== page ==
This post was originally part of Episode 376 released in February of 2017 and is more or less copied and pasted from that post. The audio, however, is a new take on the topic.
On the surface, opting to work with a running coach (and actually paying money for it) may not make a lot of sense.
I mean, we’ve been running since we were kids, right?
Contrary to what some non-runners (and runners?) may think, as a running coach my job isn’t to teach you to repeatedly put one foot in front of the other.
I’m pretty sure most runners have that part figured out.
So What Does a Running Coach Do?
A lot of things.
Running coaches are there to push runners when necessary. We also are there to rein in our runners at times. We play the devil’s advocate from time to time, and also serve as cheerleaders.
To put it bluntly, a good running coach can help you improve in a number of ways.
And very often, can show you that you’re capable of much more than you ever thought possible.
7 Ways a Good Running Coach Can Help You This Year
Create a Coherent Plan Over Time
If you are serious about improving as a runner, you need to put in some time and effort.
And in this case, time isn’t measured by seconds or minutes. Shoot, it’s not even measured by days or weeks.
Improvement as a runner takes years, and a running coach can help provide the continuity to your workouts so that you continue to build and grow month after month and year after year.
And, honestly, that’s why working with the same coach for months and years is so beneficial.
Save You From Yourself
Sometimes the most important thing a coach can do for you is to tell you no.
- No, that’s a bad idea.
- No, that’s too much for you right now.
- No, you’re not quite ready for that yet.
As humans, sometimes we get a little overzealous in our own abilities, and a coach can serve as a bit of a pragmatist to protect you from yourself.
Hold Your Feet to the Fire
Sometimes, the most important thing a coach can do for you is to tell you no.
And no, that’s not a typo.
Sometimes we as humans/runners try to do too much, and sometimes we are looking for an easy way out.
A good running coach can help to keep you accountable by saying “No, that’s not good enough” or “No, that’s an excuse and not a legitimate reason.”
Those conversations aren’t easy to have, believe me, but a good coach isn’t afraid of having them when necessary.
Knows That One Size Fits None
A good running coach can help you this year by treating you like the unique runner that you are.
Sure, there are some general tips and tricks that can help most runners, but for you to get the most out of the coach you are working with, that coach must cater everything he or she is having you do to you and your needs.
Knows Which Hat to Wear When
Sometimes you need a kick in the ass, and sometimes you need a pat on the back.
And a good coach will know which option is best at the appropriate time.
To be clear, I’m not saying that a good running coach needs some type of extrasensory perception to know what you need. Instead, what I’m saying is that a good running coach will get to know you the longer you are working together, and as such he or she will be able to learn when you need some tough love and when you need a shoulder to lean on.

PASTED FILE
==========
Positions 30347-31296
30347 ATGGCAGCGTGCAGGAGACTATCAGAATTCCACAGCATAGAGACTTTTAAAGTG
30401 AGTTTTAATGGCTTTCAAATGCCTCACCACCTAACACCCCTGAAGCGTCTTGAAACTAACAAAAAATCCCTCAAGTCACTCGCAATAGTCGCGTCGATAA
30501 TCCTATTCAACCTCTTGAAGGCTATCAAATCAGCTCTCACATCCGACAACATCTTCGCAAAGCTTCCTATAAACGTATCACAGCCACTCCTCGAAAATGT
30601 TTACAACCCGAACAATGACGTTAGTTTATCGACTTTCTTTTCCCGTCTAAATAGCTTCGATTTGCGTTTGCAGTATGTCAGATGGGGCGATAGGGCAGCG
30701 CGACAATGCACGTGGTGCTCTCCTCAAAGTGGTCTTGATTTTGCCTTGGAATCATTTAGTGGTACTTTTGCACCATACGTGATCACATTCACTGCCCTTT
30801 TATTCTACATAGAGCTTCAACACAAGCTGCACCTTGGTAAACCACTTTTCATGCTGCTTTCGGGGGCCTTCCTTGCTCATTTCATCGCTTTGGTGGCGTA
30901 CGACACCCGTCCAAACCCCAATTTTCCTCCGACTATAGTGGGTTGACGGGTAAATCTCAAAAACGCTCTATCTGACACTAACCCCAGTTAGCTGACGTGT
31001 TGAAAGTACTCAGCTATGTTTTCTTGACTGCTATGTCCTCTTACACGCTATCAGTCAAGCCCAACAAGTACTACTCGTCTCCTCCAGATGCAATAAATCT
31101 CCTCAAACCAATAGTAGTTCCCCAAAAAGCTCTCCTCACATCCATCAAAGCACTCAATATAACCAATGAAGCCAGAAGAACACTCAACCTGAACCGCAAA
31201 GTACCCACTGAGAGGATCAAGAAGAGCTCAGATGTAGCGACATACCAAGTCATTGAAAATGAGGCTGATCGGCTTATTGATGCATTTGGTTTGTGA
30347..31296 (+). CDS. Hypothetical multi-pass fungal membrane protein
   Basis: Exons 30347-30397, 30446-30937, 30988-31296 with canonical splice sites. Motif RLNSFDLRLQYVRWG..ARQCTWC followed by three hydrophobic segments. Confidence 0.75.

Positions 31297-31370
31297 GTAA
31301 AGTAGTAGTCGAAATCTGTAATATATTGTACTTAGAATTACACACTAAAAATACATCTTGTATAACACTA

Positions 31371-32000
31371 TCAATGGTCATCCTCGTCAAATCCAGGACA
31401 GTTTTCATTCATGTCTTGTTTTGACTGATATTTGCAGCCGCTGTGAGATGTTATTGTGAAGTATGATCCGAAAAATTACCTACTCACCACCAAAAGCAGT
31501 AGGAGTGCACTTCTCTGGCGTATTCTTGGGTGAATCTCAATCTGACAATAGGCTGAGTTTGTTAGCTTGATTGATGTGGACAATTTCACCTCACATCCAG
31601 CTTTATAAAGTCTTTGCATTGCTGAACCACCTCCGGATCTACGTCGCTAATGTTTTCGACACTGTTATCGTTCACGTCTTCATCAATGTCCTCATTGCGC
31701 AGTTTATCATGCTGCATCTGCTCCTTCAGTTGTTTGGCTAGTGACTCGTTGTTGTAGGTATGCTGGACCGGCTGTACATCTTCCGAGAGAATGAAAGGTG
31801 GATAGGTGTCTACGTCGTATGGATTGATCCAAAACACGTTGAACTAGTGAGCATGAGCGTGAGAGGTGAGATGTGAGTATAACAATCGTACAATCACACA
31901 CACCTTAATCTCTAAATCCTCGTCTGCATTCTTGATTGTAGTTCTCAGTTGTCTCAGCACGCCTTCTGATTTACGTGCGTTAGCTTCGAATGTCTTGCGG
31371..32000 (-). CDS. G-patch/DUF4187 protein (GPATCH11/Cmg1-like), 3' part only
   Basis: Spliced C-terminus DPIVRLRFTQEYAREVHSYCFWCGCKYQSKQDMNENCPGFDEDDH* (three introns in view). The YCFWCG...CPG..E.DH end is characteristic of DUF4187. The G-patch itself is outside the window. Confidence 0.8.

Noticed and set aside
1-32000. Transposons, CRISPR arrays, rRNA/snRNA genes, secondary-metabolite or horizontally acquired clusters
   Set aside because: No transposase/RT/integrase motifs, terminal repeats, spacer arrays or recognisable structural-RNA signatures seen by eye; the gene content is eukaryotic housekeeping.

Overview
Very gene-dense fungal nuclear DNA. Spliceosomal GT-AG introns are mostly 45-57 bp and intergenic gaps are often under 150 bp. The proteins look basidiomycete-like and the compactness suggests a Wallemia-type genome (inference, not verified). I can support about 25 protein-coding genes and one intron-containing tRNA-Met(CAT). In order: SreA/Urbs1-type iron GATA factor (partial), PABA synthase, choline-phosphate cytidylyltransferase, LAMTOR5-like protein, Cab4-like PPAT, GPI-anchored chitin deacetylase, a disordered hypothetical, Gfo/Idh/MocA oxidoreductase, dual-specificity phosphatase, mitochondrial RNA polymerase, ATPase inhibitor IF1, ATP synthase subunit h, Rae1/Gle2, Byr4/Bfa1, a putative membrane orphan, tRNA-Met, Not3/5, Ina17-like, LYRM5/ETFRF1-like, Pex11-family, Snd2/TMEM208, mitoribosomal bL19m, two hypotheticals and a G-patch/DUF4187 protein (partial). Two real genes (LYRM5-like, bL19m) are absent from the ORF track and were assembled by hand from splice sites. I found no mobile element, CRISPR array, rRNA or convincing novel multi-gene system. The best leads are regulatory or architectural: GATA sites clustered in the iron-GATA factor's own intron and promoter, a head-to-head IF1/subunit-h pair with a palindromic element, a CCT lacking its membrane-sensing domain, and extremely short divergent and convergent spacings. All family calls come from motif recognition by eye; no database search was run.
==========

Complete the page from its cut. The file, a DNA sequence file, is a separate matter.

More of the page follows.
Basically, a good coach knows you’re a human being first and a runner second. And, especially when working with clients virtually as many coaches do these days, that can be much harder to do than it seems it should be.
Empowers You to Think for Yourself
A running coach is there to help you when you need it, obviously, but a really good running coach can help you immensely by teaching you to think for yourself.
There will be times during your training, and especially during your races, where your coach isn’t going to be able to help you.
You’re going to have to be able to assess the situation and learn to think for yourself.
Not only does a good coach allow you to make some decisions, but he or she will encourage it.
Knows When It’s Time to Move On
There may come a day when a coach needs to fire you as a client.
Now, that may sound a little harsh, but it’s not. At least, it’s not necessarily.
As a coach, I know that there are some areas that I’m incredibly strong in (dealing with/preventing running injuries, for example) and other areas that I’m not as knowledgeable about.
Now, just because there may be an area that I’m less knowledgeable about doesn’t mean that I can’t help you, but based on what you’re looking for I may know that I’m in over my head.
In that situation, a running coach can help you out by simply saying “I don’t think I can help you.”
Not many coaches are willing to do that, but the good ones will.
Do You Need a Running Coach?
But can a good running coach help you make this the most productive year of your running life?
If you’d like to learn more about the options that I offer as a running coach, please visit my coaching page for an overview.
And if you have any specific questions, please ask.
As always, my promise to you is that I won’t try to pressure you into hiring me. I’ll simply answer your questions and allow you to make the choice that is best for you.
What are Your Long Term Running Goals & What Will You Do in Order to Achieve Them?
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